The Truth About Walt Disney's Last Written Words

Legendary animator and businessman Walt Disney truly left his mark on the world during his 65 years of life. His brainchild went from a whistling mouse at the helm of a musical steamboat to a global media conglomerate that, as Title Max mapped out, now owns everything from Star Wars and Marvel to Fox Sports, ESPN, Vice Media, and more. Needless to say, Walt Disney left behind a thriving and creative business model that will most likely own everything we see, do, and say someday.

He also left behind somewhat of a mystery. According to Reader's Digest, when archivists went through and documented what Disney left in his office after his death in 1966, they found a note that read, "TV Projects In Production: Ready for Production or Possible for Escalation and Story," followed by a weird list of titles and names. These were: Ron Miller, 2 Way Down Cellar, Kurt Russell, and CIA — Mobley. But, what in the world did he mean by this? Let's take a look into Walt Disney's last written words and try to solve the mystery.

Walt Disney really believed in Kurt Russell's career

When reading Walt Disney's last written words, the skeptic's eye may focus on that last line in the list of names. The mention of the CIA, combined with the broad and powerful influence a man like Walt Disney must have had during the peak of his fame, leads one to imagine the man involved in a maze of surreptitious spy plots that would probably make for a great movie. The truth, however, is a bit more banal than Cold War espionage in the Happiest Place on Earth.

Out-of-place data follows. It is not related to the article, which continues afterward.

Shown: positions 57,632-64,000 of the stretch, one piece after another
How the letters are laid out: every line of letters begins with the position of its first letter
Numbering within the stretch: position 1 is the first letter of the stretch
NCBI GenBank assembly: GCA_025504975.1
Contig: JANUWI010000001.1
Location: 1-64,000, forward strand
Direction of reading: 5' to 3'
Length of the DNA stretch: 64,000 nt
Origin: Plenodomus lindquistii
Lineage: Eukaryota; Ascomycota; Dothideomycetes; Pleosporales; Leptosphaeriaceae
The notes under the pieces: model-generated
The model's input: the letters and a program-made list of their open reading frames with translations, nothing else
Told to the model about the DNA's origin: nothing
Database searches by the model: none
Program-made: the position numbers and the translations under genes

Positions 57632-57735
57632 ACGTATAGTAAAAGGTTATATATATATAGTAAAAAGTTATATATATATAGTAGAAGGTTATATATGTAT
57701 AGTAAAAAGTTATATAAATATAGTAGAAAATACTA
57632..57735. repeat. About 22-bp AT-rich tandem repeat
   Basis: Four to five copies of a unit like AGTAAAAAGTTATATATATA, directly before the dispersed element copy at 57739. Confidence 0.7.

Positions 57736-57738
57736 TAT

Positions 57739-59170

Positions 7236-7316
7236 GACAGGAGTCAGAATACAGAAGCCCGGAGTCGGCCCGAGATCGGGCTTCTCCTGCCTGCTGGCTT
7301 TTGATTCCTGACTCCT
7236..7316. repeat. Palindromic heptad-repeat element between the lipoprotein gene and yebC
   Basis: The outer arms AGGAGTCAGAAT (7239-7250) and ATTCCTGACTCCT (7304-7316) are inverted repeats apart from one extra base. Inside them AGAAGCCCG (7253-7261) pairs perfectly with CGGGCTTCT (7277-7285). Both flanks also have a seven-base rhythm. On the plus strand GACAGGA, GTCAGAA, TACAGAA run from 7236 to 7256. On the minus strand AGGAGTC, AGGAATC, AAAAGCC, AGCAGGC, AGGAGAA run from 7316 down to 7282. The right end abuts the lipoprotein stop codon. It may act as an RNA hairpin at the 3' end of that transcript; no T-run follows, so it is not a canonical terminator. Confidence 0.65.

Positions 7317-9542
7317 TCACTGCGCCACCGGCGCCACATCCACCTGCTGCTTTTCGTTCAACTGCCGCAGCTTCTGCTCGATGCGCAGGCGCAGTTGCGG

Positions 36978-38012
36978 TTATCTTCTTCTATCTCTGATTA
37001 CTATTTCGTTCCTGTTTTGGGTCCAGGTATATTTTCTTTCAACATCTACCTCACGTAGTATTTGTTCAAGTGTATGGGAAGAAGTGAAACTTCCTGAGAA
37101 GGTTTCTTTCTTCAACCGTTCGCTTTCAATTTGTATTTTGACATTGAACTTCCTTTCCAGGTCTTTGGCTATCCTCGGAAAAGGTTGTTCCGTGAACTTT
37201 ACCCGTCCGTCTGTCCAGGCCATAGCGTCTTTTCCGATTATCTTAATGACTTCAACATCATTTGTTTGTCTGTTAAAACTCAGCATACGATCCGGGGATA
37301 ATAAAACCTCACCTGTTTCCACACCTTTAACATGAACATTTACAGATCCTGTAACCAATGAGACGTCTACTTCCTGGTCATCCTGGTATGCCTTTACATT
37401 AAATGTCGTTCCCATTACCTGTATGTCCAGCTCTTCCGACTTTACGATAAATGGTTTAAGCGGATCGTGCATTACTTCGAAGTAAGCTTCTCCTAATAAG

It turns out that Disney was really excited about a young actor named Kurt Russell, and had plans to put him in movies. "I assume, as [does] everybody else, that he was talking about some movie that he was thinking about having me in," said Russell, according to Good Housekeeping. "I don't know what to make of it other than that."

And as Mouse Planet notes, that was probably exactly the case. Russell starred in a Disney film the same year as Walt's death, after which he was offered a 10-year contract with the company. Disney must have known that Russell was going to go on to be a star, but there was one thing he had wrong at the time of those final written lines: the actor's name. The note actually reads "Kirt Russell." But surely the man who brought to life the legendary Captain Ron could forgive the gaffe.